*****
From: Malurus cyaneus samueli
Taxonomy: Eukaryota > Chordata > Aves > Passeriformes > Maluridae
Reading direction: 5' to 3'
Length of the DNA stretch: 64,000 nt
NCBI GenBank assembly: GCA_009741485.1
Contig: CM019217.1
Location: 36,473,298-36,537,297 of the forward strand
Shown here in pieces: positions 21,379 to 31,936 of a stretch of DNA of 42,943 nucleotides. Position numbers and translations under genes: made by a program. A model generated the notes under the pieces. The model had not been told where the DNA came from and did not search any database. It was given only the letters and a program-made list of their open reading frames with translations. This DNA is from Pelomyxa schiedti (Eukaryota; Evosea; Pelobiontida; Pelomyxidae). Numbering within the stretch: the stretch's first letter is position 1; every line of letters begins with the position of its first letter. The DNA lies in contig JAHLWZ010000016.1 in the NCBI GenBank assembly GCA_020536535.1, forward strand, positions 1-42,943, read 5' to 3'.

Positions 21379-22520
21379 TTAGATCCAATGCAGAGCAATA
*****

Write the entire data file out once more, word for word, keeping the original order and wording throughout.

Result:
From: Malurus cyaneus samueli
Taxonomy: Eukaryota > Chordata > Aves > Passeriformes > Maluridae
Reading direction: 5' to 3'
Length of the DNA stretch: 64,000 nt
NCBI GenBank assembly: GCA_009741485.1
Contig: CM019217.1
Location: 36,473,298-36,537,297 of the forward strand
Shown here in pieces: positions 21,379 to 31,936 of a stretch of DNA of 42,943 nucleotides. Position numbers and translations under genes: made by a program. A model generated the notes under the pieces. The model had not been told where the DNA came from and did not search any database. It was given only the letters and a program-made list of their open reading frames with translations. This DNA is from Pelomyxa schiedti (Eukaryota; Evosea; Pelobiontida; Pelomyxidae). Numbering within the stretch: the stretch's first letter is position 1; every line of letters begins with the position of its first letter. The DNA lies in contig JAHLWZ010000016.1 in the NCBI GenBank assembly GCA_020536535.1, forward strand, positions 1-42,943, read 5' to 3'.

Positions 21379-22520
21379 TTAGATCCAATGCAGAGCAATA